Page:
In anticipation of the Library’s maker fair happening later this month, our staff have been hard at work getting together an arsenal of tools to unveil. While a few of them will stay complete surprises, we can’t contain our excitement over our newest tool. It is currently living in the IT department, getting polished and prepped so it can be wheeled out into the community on April 25th.
Here are a few clues about this new piece of our technology collection. Read the clues below to try and figure out what we’ll be introducing,
The ink for this machine is known as filament
The creation of a raft is a necessary step before your project really begins with this tool
The first commercially available model of this tool was called Cupcake
File format .STL is the most compatible format with this tool
Different tools vary slightly on the process for utilization, PPL’s new tool uses fused deposition modeling
If you think you correctly guessed the new tool using these facts, email: firstname.lastname@example.org to verify, and then come to the maker fair on 4/25 to claim your prize!
The Portland Public Library announced today that Sarah I. Campbell has been selected by the Library’s Board of Trustees to serve as the Library’s new Executive Director, effective July 11, 2015. Ms. Campbell, who is currently PPL’s Associate Director, will succeed Stephen Podgajny, who announced in June 2014 his decision to retire after nine years of service as Executive Director.
“Sarah is a thoughtful and articulate leader whose passion for public libraries, and Portland Public Library in particular, is infectious,” said Eric Altholz, PPL’s Board President. “Sarah has a compelling vision for the future of the Library, and the Board is thrilled about this appointment.”
Selected after a nine-month national search, Ms. Campbell holds a BA from Swarthmore College and an MLS from the University of Michigan’s School of Information. She has served as PPL’s Associate Director since April 2013, and prior to that served as PPL’s Department Head for Lending Services, Technical Services, and Systems for 12 years. Ms. Campbell was the founding Director of Library and Learning Resources at York County Technical College (now York County Community College) for 3 years before coming to PPL. She also worked at the University of New England in Biddeford in its College of Professional and Continuing Studies. Ms. Campbell currently serves on the NetworkMaine Council which manages MSLN, the internet service network for Maine’s schools and libraries, and serves as a delegate from the Americas Region on the OCLC Global Council which advises the largest non-profit library services cooperative in the world.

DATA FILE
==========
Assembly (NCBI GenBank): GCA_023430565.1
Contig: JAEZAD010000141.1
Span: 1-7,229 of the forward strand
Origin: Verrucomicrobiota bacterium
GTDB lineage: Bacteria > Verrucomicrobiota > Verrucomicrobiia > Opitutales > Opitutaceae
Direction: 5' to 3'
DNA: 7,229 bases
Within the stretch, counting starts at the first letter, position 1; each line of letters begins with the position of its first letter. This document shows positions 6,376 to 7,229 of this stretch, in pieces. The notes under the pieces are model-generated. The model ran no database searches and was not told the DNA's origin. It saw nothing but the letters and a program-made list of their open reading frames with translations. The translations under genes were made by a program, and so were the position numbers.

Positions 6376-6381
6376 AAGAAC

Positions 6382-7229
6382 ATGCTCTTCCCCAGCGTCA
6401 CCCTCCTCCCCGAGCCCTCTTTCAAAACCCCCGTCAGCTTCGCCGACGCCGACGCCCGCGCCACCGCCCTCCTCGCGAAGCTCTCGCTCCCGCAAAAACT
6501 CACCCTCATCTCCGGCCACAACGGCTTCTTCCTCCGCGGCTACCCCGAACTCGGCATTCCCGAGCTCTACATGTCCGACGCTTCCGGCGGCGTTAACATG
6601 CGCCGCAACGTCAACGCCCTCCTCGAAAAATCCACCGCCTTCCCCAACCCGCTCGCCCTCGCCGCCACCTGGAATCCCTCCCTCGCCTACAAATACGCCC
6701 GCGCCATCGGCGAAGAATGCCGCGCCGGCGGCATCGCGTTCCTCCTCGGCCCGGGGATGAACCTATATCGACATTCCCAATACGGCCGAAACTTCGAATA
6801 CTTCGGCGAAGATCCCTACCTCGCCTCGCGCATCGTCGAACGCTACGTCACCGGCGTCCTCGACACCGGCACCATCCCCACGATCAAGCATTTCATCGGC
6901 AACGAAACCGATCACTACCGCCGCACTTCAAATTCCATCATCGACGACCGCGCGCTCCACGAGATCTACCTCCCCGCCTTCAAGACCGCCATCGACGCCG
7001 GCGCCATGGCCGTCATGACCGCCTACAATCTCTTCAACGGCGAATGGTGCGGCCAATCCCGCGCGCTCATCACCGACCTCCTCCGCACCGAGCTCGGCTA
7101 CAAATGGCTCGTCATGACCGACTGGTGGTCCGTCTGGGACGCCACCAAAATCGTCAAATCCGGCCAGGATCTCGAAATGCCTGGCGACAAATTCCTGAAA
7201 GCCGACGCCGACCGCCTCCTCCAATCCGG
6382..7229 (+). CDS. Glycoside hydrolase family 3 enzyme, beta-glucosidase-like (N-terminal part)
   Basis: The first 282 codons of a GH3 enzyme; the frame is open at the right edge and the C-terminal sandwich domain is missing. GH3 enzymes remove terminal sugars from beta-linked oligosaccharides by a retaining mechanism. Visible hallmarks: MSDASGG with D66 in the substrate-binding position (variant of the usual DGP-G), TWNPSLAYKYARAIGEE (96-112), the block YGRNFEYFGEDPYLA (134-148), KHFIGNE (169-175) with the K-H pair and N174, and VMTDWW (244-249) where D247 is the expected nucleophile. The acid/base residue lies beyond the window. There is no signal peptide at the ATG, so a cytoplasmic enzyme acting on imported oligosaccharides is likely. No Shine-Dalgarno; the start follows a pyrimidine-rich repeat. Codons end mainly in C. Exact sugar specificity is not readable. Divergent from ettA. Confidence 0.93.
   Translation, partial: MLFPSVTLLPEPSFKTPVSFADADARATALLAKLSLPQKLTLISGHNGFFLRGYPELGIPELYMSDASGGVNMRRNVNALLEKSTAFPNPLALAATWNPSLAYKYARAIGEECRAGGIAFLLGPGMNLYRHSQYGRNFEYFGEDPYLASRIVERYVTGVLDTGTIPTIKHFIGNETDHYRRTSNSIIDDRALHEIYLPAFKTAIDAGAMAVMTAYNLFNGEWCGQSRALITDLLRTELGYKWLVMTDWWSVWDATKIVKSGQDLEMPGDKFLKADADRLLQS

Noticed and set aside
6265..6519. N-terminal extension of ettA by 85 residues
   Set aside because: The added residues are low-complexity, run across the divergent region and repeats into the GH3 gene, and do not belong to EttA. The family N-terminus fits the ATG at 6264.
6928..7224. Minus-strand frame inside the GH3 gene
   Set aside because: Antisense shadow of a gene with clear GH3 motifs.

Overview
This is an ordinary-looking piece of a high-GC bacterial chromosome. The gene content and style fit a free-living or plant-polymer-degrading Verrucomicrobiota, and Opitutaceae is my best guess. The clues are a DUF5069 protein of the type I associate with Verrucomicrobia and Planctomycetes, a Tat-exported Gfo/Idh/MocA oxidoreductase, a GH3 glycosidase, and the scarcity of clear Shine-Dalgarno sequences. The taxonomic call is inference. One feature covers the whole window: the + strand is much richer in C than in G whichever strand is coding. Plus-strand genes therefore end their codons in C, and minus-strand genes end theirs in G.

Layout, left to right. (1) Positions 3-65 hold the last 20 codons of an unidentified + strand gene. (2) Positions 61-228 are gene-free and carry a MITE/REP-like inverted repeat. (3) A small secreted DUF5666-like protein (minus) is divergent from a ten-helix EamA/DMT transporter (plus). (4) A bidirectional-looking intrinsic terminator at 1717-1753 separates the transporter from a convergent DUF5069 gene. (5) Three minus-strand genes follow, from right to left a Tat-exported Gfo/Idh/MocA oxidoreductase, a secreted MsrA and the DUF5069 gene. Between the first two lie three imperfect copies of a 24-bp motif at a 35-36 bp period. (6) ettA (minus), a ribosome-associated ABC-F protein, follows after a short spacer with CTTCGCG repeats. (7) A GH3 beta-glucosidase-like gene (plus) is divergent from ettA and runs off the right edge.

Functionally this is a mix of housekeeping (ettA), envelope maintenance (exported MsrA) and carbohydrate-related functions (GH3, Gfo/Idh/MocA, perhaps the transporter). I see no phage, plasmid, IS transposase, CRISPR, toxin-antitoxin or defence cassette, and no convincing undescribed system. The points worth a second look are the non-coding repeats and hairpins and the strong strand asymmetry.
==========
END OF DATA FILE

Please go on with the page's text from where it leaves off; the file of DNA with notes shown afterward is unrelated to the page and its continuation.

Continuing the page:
“Sarah is tremendously skilled at building partnerships, which is a critical focus at PPL,” said Beth Bordowitz, the PPL Trustee who chaired the search committee. “Her national status in the library field and her grasp of emerging trends will ensure that the Library will remain at the forefront of how to best serve patrons in an increasingly digitized world. She also brings a commitment and passion to traditional library services and to preserving critical parts of Portland’s history.”
“I am very excited to work with PPL’s talented staff to expand the Library’s forward-looking programs and services and its growing number of partnerships with authors, leaders, businesses, and other non-profits,” said Ms. Campbell. “We are dedicated to strengthening the community, to serving as a critical educational resource for our fellow citizens, and to telling Portland’s amazing story. Portland is on the move – and PPL is on the move with it.”